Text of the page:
MtGox, one of the world's largest Bitcoin exchanges, has gone offline after a reported hacking attack cost the company hundreds of millions of pounds.
A 'Crisis strategy draft' drawn up by the MtGox exchange was published yesterday by Bitcoin blogger and enthusiast Ryan Selkis, outlining the problems faced by the exchange.
"At this point 744,408 BTC are missing due to malleability-related theft which went unnoticed for several years," the draft reads.
"The cold storage has been wiped out due to a leak in the hot wallet. The reality is that MtGox can go bankrupt at any moment."
The authenticity of the document has not been confirmed by the company, however Selkis claims several sources close to MtGox have confirmed the figures.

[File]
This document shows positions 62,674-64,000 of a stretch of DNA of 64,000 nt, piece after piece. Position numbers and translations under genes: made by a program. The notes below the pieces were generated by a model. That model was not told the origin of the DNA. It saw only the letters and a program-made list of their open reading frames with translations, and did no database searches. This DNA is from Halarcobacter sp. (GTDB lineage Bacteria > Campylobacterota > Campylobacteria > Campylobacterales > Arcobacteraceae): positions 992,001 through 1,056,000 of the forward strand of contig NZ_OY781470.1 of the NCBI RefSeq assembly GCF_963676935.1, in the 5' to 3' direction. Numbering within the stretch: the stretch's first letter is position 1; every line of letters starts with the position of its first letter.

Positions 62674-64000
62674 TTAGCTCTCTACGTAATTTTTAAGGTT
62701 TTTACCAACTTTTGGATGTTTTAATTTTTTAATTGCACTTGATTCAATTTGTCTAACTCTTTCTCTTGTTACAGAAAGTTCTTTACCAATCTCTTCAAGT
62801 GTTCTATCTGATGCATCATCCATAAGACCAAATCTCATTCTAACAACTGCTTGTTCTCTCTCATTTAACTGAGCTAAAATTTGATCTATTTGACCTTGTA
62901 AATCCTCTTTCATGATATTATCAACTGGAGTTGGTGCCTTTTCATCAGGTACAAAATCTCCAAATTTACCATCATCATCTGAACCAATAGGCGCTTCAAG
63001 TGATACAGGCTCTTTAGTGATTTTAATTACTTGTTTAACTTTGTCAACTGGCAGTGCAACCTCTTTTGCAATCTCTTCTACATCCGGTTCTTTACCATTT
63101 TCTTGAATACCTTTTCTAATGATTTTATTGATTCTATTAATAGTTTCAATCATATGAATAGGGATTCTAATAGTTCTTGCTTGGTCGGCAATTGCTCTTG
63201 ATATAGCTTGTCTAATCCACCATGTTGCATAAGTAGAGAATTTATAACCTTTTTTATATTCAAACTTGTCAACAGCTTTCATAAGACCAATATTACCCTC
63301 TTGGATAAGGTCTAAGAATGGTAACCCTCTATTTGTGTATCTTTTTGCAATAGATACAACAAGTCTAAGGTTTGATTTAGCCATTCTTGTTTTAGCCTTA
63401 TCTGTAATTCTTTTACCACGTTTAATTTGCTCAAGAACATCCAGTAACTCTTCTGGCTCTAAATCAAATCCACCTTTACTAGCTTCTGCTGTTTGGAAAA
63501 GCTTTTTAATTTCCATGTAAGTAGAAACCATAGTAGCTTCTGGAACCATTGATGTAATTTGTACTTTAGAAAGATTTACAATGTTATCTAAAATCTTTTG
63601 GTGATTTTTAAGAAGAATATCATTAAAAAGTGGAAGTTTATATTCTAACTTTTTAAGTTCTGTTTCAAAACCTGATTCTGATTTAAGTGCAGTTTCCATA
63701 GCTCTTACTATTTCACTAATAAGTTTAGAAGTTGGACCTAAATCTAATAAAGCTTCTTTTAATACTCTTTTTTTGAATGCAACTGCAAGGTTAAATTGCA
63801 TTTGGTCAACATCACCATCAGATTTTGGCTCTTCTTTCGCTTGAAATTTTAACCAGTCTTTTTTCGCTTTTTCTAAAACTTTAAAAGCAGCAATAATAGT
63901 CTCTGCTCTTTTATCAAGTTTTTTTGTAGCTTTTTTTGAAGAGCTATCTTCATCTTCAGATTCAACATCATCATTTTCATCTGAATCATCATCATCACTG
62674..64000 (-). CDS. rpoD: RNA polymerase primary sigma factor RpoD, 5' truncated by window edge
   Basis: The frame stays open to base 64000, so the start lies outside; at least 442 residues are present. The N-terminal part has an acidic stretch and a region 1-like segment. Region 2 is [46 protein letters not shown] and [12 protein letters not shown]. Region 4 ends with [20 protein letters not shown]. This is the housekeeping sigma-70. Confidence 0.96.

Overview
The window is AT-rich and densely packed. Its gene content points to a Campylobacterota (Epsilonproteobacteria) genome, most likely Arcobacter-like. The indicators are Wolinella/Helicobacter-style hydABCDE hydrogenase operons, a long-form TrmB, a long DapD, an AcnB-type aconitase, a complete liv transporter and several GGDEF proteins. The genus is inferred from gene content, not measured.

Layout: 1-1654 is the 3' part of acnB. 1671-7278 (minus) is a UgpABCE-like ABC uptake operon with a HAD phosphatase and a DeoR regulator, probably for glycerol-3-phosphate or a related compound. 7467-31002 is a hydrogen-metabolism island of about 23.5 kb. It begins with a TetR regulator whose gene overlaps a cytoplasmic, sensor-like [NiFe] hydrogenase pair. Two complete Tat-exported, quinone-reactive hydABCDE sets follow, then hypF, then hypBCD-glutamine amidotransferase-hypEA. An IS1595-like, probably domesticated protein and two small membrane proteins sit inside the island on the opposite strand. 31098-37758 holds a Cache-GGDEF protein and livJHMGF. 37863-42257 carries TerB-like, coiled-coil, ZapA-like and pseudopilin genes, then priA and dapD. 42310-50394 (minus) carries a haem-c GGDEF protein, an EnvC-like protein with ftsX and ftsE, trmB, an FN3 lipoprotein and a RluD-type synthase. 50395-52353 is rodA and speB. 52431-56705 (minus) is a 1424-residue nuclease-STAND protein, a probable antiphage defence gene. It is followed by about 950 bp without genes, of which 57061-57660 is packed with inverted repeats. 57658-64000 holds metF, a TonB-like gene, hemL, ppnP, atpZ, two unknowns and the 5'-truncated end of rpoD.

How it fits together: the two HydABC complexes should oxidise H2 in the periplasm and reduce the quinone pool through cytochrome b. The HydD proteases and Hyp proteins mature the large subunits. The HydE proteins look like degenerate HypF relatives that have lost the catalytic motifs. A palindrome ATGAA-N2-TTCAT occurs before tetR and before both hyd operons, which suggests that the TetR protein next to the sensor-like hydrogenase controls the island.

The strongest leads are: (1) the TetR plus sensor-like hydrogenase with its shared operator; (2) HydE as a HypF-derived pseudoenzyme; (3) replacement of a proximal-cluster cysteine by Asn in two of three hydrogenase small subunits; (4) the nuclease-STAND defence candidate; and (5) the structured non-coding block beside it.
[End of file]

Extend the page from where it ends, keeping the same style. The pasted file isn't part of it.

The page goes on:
At its current value, this number of bitcoins is worth around £230 million.
MtGox has been experiencing a number of difficulties in the last couple of weeks, with customers unable to make any withdrawals from the exchange since 7 February.
The firm reported "unusual activity", revealing that a loophole had allowed cyber-thieves to trade twice as many Bitcoins than the system registered.
Amid this turmoil the company announced that Mark Karpeles, the chief executive of MtGox, had resigned from the board of the Bitcoin Foundation.
The Bitcoin community has since slammed the failings of MtGox, releasing a joint statement yesterday supported by the founders of digital wallet Coinbase, as well as CEOs from Blckchain, BTC China and numerous other Bitcoin-related organisations
It stated: "This tragic violation of the trust of users of Mt.Gox was the result of one company's actions and does not reflect the resilience or value of bitcoin and the digital currency industry.
"As with any new industry, there are certain bad actors that need to be weeded out, and that is what we are seeing today.
"We are confident, however, that strong Bitcoin companies, led by highly competent teams and backed by credible investors, will continue to thrive, and to fulfill the promise that Bitcoin offers as the future of payment in the Internet age."